Jason Ditz, news editor for Antiwar.com, discusses the brouhaha over the Sony Pictures movie “The Interview” about an attempted assassination of North Korean leader Kim Jong-un; the FBI’s assertion that North Korean hackers are to blame for hacking Sony’s computer systems in retaliation; and Sony’s cowardly response of completely canceling the movie’s release for fear of terrorism reprisals.
Susannah George, a radio and print journalist for NPR and Public Radio International, discusses her article “America is building a Sunni army in Iraq to take on the Islamic State.”
Mark Thornton, Senior Fellow at the Mises Institute, discusses the 100 year anniversary of the War on Drugs, its firm foundation in racism and bigotry, and how it has been taxed, regulated, and legislated into a multi-billion dollar government enterprise of destruction.
Eric Margolis, internationally syndicated columnist and author of American Raj, discusses the Pakistani Taliban’s mass-killing of kids in Peshawar; the history of Pakistan’s restive northwest territories from the days of British empire; why the US still won’t leave Afghanistan; and the possibility of normalized relations with Cuba.
Bob McCarty, author of The Clapper Memo, discusses the strange developments in Salt Lake City attorney Jesse Trentadue’s lawsuit against the FBI, based on their refusal of his FOIA requests for videotapes and documents relating to the 1995 Oklahoma City bombing.More Interviews
Ex-IAEA Chief Warns on Using Unverified Intel to Pressure Iran
In a critique of the handling of the Iran file by the International Atomic Energy Agency, former IAEA Director General Han Blix has called for greater skepticism about the intelligence documents and reports alleging Iranian nuclear weapons work and warned that they may be used to put diplomatic pressure on Tehran.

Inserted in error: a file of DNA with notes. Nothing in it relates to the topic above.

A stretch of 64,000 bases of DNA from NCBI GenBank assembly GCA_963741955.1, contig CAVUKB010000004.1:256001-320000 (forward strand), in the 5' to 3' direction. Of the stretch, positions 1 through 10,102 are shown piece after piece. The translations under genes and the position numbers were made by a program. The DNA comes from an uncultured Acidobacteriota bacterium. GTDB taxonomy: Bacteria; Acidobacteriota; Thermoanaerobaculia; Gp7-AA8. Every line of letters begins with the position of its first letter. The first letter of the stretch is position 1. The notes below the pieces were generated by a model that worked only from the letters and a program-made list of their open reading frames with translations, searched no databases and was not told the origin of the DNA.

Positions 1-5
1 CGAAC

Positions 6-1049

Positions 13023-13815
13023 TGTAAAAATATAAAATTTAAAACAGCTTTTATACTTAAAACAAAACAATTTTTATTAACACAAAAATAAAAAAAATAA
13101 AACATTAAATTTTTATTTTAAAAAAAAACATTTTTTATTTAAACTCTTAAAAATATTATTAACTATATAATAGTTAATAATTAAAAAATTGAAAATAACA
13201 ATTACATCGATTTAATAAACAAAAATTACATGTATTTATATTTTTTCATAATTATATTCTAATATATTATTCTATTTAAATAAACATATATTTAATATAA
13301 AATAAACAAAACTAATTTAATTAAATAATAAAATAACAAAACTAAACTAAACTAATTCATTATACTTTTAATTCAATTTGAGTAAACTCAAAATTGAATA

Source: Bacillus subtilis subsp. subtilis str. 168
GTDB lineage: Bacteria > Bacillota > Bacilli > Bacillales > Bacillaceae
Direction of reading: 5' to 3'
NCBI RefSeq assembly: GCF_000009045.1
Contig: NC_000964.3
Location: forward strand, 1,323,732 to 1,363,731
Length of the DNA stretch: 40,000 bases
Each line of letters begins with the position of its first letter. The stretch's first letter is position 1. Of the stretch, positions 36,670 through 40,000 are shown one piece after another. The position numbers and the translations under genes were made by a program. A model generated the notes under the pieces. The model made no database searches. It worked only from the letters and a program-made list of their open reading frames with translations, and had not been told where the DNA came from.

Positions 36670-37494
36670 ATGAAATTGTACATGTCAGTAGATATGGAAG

In an interview with this writer in his Stockholm apartment late last month, Blix, who headed the IAEA from 1981 to 1997, also criticized the language repeated by the IAEA under its current director general, Yukiya Amano, suggesting that Iran is still under suspicion of undeclared nuclear activity.
Blix, who clashed with US officials when he was head of the United Nations Monitoring, Verification and Inspection Commission (UNMOVIC) on weapons of mass destruction in Iraq from 2000 to 2003, said he has long been skeptical of intelligence that has been used to accuse Iraq and Iran of having active nuclear-weapons programs. “I’ve often said you have as much disinformation as information” on alleged weaponization efforts in those countries, Blix said.
Wife is sick. Don’t worry about her, she’ll be okay and everything.
And no KPFK show Sunday because it’s still their funddrive.
And no show next week either due to holidays, other work deadlines.
Merry Christmas and Happy Hanuka and all that, yall. See you on the 29th, and over on Twitter.More from Stress